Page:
The Managing Director of Singapore Economic Development Board (EDB) Chng Kai Fong gave a speech at the Leadership Development Initiative Networking event two weeks ago (13 Nov). His speech was edited as a commentary and published on CNA today (‘Commentary: Why aren’t there more Singaporean CEOs?‘, 1 Dec).
He said that Singaporeans need to “step up” to become Singapore corporate leaders.
“With many jobs and companies looking for Singaporean workers, and a disproportionate share of regional HQs, we should be seeing more Singapore corporate leaders. But the numbers have been few. Why?” Chng asked.
He then talked about the government’s SkillsFuture Leadership Development Initiative (LDI), where Government partners companies to develop Singaporean talent through training programmes and overseas assignments. “We work directly through companies, as well as with partners like SMU and the Human Capital Leadership Institute,” Chng explained.
“At the top, competition is global. If we want the good jobs, we have to compete for them. Otherwise, companies will think twice about investing in Singapore. The person who was appointed by fiat will also be undermined.”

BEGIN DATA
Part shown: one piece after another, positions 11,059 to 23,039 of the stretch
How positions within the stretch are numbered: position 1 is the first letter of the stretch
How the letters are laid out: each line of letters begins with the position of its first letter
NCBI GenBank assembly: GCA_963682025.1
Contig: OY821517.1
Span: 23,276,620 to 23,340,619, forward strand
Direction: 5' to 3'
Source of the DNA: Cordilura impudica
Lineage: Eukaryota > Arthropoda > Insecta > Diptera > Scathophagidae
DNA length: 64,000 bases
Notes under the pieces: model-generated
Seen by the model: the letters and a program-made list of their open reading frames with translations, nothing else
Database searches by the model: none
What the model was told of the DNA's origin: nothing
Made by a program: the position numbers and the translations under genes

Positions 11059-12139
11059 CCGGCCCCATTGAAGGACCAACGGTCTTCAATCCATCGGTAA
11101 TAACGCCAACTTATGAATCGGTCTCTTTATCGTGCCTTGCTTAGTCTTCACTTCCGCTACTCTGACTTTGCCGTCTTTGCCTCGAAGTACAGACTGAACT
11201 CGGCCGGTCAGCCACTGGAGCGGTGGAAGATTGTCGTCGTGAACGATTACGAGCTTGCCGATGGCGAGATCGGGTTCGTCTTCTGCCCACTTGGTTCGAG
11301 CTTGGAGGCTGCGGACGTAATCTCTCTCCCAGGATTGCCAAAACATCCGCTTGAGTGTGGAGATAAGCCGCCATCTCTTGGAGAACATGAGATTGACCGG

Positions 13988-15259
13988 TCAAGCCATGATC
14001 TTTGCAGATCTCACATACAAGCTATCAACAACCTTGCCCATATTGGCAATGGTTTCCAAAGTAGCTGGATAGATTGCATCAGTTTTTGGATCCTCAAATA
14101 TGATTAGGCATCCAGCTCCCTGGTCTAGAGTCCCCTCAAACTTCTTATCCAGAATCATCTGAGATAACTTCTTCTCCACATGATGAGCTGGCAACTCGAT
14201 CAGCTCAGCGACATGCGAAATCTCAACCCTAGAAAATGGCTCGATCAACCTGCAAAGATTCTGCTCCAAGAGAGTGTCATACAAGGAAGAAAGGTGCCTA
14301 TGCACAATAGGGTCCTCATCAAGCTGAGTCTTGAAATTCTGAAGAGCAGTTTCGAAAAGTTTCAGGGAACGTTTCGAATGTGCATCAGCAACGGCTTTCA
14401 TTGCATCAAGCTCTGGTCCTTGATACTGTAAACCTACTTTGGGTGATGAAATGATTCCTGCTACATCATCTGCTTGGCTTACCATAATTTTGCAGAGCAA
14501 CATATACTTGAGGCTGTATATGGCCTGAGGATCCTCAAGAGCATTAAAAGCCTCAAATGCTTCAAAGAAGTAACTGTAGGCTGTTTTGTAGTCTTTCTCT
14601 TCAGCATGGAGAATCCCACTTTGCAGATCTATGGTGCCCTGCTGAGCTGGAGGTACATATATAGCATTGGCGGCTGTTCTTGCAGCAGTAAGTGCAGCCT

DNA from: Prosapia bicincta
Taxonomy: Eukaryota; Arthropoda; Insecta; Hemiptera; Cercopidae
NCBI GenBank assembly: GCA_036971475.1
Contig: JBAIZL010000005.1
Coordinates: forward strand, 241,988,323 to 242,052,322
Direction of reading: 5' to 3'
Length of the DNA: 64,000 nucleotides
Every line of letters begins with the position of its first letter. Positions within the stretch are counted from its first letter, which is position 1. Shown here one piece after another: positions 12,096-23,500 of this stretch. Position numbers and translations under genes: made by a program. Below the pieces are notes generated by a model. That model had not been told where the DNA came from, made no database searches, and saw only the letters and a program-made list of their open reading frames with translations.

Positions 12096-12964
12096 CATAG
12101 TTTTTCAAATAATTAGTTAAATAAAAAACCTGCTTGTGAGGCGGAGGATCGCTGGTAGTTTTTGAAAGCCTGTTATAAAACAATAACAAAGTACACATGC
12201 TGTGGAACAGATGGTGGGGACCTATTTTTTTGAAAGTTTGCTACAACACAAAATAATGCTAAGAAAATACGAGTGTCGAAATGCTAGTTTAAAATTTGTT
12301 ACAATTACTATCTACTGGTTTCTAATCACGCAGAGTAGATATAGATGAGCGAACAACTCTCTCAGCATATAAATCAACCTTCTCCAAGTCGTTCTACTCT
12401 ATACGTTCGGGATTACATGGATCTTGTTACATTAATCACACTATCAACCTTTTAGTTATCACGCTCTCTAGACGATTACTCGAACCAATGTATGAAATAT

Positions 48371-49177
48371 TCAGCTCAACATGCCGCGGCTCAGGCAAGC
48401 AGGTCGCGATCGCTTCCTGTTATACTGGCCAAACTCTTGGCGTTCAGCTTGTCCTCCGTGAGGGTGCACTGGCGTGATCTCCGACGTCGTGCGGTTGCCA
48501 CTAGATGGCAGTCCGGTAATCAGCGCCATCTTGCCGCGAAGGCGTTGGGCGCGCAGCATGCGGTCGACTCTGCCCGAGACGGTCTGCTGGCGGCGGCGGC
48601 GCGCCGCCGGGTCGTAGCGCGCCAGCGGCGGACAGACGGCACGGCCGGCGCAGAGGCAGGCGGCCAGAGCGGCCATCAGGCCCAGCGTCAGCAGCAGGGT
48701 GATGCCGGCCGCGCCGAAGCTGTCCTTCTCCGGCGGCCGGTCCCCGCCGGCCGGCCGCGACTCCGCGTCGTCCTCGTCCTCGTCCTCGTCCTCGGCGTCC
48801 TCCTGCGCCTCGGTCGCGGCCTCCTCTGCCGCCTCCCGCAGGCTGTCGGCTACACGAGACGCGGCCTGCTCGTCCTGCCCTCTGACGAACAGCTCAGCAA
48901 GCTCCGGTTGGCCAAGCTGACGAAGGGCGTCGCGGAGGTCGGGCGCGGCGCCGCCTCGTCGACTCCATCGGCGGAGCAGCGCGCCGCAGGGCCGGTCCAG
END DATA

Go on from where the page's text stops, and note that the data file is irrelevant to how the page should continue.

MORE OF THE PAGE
Chng who had served in various Public Service appointments including as the Principal Private Secretary to Prime Minister Lee Hsien Loong, said he has received feedback on how Singaporeans can be better. He listed the followings:
Chng said Singaporeans need to be more “adventurous” and take on more overseas assignments, particularly in emerging markets.
“Many of us are reluctant to do so. One CEO in the hospitality trade told me that Singaporeans only want to be posted to the first-tier cities. In contrast, Spanish and Italian graduates are knocking on his doors offering to go to second- and third-tier cities,” he said.
“We all know how important it is in business to have international experience. As Singaporeans, we have an advantage in connecting to ASEAN, China and India – regions who will contribute the majority of global growth in the future.”
Next, Chng said that Singaporeans need to learn to work in cross-cultural environments. He said working in Singapore is different from working in emerging markets and Singaporeans tend to take a lot of things for granted. A lot of soft skills have to be relearned, he added.